Morocco is a genuine mosaic. For a country that is 710 850 square kilometers (274 461 square miles) this is a concentrate of architectural types, climate zones, geological formations, and landscape variations. From November to May, taking one of the country’s most scenic drives (Fes to Erfoud: 474 km or 296 miles) amounts to going through the four seasons in one day. You start from springtime in the green fertile Saiss plain, up to winter the Middle Atlas snow covered oak and cedar forests, on to the fall’s grey skies and leafless trees of the pre-Sahara plateaus; and down to summertime with a hot winds blowing tumbleweed, bright sun illuminating dry bush; and endless stretches of sand dunes under a bright blue sky.

We are now south of the High Atlas Mountains. Here the portion of the Sahara desert that is part the Moroccan territory stretches from the Atlantic coast to the border lines with Algeria and Mauritania. This is not only a visual discovery; it is an unforgettable experience as the traveler is exposed to a completely different landscape. Canyons, vermilion ranges, slick rock gorges and cliffs, sandstone and granite boulders all concur to bewilder the viewer. Rivers and streams have been pushing their way through this mineral world for millions of years. They carved mind blowing scenery, and created oases along their winding beds. People turned them into lush produce gardens planted with different crops, vegetables, and fruit trees. Here the palm tree is the prince of vegetation. It treats locals and visitors to many delicious varieties of dates including the world famous Mejhoul.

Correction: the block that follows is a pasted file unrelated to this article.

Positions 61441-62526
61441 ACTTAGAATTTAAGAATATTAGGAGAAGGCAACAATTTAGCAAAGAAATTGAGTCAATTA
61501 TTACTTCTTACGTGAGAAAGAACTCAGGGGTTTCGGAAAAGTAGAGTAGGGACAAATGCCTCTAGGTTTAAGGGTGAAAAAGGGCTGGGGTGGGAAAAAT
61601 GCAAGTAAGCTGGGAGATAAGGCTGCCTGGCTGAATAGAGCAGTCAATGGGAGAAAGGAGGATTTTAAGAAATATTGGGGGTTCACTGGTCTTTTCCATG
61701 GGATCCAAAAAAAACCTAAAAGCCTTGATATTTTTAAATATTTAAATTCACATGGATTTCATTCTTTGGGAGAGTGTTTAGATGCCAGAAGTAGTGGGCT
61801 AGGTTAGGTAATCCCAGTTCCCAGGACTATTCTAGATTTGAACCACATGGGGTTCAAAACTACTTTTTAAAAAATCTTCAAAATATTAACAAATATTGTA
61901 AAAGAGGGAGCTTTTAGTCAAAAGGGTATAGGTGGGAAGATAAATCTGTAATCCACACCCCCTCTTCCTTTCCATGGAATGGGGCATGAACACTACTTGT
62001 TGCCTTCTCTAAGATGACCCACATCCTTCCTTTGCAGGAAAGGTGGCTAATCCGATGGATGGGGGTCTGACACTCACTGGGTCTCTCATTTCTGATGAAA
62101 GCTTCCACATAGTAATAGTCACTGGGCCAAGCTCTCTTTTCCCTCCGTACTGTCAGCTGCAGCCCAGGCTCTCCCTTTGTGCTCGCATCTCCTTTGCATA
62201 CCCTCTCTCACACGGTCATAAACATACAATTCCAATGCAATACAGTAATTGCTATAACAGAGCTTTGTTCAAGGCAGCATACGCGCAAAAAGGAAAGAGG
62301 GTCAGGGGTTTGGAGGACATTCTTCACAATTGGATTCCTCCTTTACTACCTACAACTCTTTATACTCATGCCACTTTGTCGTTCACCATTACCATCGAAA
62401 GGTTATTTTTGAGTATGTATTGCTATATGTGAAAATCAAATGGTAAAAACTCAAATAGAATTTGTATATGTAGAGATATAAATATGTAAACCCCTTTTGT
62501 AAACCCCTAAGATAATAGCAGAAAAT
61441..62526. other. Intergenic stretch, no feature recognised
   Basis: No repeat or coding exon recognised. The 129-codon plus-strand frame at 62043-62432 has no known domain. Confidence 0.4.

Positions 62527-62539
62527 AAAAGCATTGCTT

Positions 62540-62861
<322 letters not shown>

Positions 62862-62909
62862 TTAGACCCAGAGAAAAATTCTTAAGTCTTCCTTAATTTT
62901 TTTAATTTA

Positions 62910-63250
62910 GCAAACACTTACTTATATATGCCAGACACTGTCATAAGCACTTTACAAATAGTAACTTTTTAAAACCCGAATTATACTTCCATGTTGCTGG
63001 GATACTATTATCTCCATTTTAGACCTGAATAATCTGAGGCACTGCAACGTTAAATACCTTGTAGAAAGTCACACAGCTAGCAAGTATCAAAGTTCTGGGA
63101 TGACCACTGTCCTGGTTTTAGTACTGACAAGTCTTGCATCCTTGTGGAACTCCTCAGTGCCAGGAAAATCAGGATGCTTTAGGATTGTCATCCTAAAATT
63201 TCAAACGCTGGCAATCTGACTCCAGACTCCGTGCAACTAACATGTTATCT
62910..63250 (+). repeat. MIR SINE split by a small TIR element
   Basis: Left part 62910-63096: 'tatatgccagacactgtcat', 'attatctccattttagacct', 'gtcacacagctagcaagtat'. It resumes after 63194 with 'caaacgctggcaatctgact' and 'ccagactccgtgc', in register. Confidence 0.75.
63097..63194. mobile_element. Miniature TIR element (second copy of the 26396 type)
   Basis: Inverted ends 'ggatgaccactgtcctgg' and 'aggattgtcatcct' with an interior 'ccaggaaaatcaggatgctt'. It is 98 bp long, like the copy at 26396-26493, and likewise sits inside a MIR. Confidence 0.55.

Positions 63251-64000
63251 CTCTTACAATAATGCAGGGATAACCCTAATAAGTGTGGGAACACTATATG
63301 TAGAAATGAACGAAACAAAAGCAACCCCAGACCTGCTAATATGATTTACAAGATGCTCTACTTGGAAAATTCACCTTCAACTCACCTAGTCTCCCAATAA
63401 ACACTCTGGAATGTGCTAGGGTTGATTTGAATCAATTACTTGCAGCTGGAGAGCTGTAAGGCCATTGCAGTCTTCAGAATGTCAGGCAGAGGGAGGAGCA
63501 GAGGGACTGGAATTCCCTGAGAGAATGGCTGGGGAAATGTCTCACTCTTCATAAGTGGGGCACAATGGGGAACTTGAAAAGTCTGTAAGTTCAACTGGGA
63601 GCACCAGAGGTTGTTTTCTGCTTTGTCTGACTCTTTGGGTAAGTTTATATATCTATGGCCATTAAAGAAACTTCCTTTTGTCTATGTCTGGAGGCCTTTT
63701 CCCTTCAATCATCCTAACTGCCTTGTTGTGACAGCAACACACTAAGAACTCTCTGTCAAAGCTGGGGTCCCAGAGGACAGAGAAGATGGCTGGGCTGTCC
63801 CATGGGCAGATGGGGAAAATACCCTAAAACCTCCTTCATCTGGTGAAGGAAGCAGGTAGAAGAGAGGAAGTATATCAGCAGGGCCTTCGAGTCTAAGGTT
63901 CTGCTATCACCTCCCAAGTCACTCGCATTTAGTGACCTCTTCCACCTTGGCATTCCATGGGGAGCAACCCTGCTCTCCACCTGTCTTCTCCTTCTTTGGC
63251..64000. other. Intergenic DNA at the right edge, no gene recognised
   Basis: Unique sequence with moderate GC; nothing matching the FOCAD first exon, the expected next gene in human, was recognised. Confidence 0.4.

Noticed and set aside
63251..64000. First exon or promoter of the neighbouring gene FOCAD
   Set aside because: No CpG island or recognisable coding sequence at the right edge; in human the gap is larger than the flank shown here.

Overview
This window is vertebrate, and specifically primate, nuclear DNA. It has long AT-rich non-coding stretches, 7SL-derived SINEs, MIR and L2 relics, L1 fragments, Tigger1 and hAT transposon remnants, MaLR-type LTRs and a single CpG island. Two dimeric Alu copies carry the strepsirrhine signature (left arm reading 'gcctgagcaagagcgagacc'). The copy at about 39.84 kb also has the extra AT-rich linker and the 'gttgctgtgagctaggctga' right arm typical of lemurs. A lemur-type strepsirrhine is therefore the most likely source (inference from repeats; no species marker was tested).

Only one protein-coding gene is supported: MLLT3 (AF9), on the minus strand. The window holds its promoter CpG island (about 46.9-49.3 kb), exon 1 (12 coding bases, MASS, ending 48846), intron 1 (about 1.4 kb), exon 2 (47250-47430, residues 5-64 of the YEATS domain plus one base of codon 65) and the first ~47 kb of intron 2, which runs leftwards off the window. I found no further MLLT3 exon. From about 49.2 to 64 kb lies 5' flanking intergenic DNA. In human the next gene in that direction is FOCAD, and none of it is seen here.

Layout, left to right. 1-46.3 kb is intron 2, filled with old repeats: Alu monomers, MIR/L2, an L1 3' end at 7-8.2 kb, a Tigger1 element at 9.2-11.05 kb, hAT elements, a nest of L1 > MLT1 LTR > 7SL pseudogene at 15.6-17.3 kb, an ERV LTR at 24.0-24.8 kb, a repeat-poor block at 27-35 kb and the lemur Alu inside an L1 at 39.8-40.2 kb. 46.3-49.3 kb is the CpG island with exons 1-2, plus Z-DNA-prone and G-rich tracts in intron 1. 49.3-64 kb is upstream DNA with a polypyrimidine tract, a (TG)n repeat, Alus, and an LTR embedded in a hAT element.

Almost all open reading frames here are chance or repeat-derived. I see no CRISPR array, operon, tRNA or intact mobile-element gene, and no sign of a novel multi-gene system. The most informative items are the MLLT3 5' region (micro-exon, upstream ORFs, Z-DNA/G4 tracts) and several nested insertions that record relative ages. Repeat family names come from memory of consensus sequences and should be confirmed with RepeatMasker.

Throughout the ages, communities thrived to develop techniques and ways of making the best of their environment. They developed ingenuous irrigation techniques. They also acquired sophisticated engineering and construction methods to secure comfortable housing. The Kasbah is the outstanding outcome of this endeavor.

A kasbah is both a residential compound and a fortress. This is a three to four level eco-friendly building. A small courtyard at its center lets the light and air in and serves as a cooling tower. During the hot season, the dwellers live on the ground floor and enjoy its coolness. In the winter, they use the upper levels and benefit from the heat of the sun. At each corner of the building there is a tall tower. Peppered with loopholes these four structures served originally as defensive fortifications and watchtowers. The facades are intricately decorated with bricks and superimposition of layers of clay. Due to their shape and magnificent height Kasbahs are labeled “Clay Giants”

Some of these Kasbahs have been turned into luxurious guesthouses that allow their guests to enjoy a memorable time. They offer the most romantic alternative to a dream night in a luxury encampment on the Sahara sand dunes to which you can either ride a camel, drive; or be chauffeured in a 4X4 vehicle.

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